The British government has waited too long to impose a lockdown in the early days of the corona pandemic. As a result, she missed an opportunity to contain the disease early, leading to thousands of unnecessary deaths. That is the damning conclusion of a parliamentary report coming out today.
According to the researchers, the delay was due to ministers who blindly followed the recommendations of scientific advisors in those first three months without asking critical questions. As a result, they rejected the much more aggressive approach of some Asian countries, who immediately isolated cases and imposed a lockdown.
According to the joint report of the House of Commons science and health committees, Prime Minister Boris Johnson’s Conservative government only gave in when the British health service threatened to be overwhelmed by the rapidly rising infection rates. The researchers call it “one of the biggest public health debacles” in British history.
“The government wanted to avoid a lockdown because of the enormous damage it would cause to the economy, normal health services and society,” the report said. “The lockdown should have come sooner, especially since other measures were not taken, such as isolating infections, source and contact investigations and strict border controls.” Instead, Prime Minister Johnson first announced a lockdown on March 23, 2020. That was two months after British government advisers had met for the first time about the corona crisis.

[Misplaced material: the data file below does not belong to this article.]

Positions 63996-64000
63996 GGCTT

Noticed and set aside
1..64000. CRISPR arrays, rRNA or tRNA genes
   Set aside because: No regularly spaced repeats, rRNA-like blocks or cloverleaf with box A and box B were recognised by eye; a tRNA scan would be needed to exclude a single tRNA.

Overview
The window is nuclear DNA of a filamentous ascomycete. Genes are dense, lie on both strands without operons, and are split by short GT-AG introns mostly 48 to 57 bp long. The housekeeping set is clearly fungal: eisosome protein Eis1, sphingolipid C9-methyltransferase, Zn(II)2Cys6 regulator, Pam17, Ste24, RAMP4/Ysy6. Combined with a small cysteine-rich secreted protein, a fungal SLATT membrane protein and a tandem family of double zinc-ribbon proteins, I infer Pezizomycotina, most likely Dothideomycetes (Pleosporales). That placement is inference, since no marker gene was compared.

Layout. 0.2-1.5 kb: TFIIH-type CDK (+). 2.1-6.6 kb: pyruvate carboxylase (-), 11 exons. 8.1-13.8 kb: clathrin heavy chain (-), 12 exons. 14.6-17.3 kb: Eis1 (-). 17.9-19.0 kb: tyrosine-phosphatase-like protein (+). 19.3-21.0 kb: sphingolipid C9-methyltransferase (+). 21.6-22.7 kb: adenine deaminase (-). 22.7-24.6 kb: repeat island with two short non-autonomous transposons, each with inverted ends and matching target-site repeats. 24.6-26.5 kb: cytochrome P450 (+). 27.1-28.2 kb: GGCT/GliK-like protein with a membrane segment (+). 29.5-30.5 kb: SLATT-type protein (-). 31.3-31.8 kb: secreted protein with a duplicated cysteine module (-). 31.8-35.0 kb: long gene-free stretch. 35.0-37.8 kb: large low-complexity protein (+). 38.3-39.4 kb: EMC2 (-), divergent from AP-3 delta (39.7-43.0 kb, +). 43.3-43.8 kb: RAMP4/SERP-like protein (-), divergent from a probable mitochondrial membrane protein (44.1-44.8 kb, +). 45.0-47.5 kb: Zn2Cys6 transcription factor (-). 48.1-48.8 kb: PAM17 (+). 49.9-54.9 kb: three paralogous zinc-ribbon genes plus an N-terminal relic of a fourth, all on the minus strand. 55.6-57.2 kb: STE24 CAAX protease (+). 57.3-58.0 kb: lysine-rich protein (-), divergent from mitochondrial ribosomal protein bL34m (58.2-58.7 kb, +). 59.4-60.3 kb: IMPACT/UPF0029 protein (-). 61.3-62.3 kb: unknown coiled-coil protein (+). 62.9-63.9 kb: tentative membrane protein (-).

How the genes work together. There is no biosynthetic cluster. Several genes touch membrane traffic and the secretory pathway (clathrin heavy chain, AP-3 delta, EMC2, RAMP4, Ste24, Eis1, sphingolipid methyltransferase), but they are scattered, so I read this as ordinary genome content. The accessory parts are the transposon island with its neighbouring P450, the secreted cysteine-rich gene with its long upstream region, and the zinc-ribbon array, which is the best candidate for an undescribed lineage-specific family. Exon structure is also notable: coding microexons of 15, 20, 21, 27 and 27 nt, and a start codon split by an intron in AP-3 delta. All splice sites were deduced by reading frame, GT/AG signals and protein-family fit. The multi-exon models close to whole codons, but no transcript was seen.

The UK parliamentary report aims to answer why Britain performed “significantly worse” than many other countries in the early days of the pandemic. The 150-page report is based on about 50 testimonies, including from former Health Secretary Matt Hancock and former government insider Dominic Cummings.
The coronavirus has been hit hard by the United Kingdom, with nearly 138,000 corona deaths since March last year. The investigative report anticipates a formal public inquiry into the government’s handling of the coronavirus pandemic, which Johnson says will not begin until next spring.
The commission of inquiry praised the government’s early focus on vaccinations as the ultimate way out of the pandemic and its decision to invest in vaccine development. These decisions led to Britain’s successful immunization program, with nearly 80 percent of people aged 12 and older now fully vaccinated.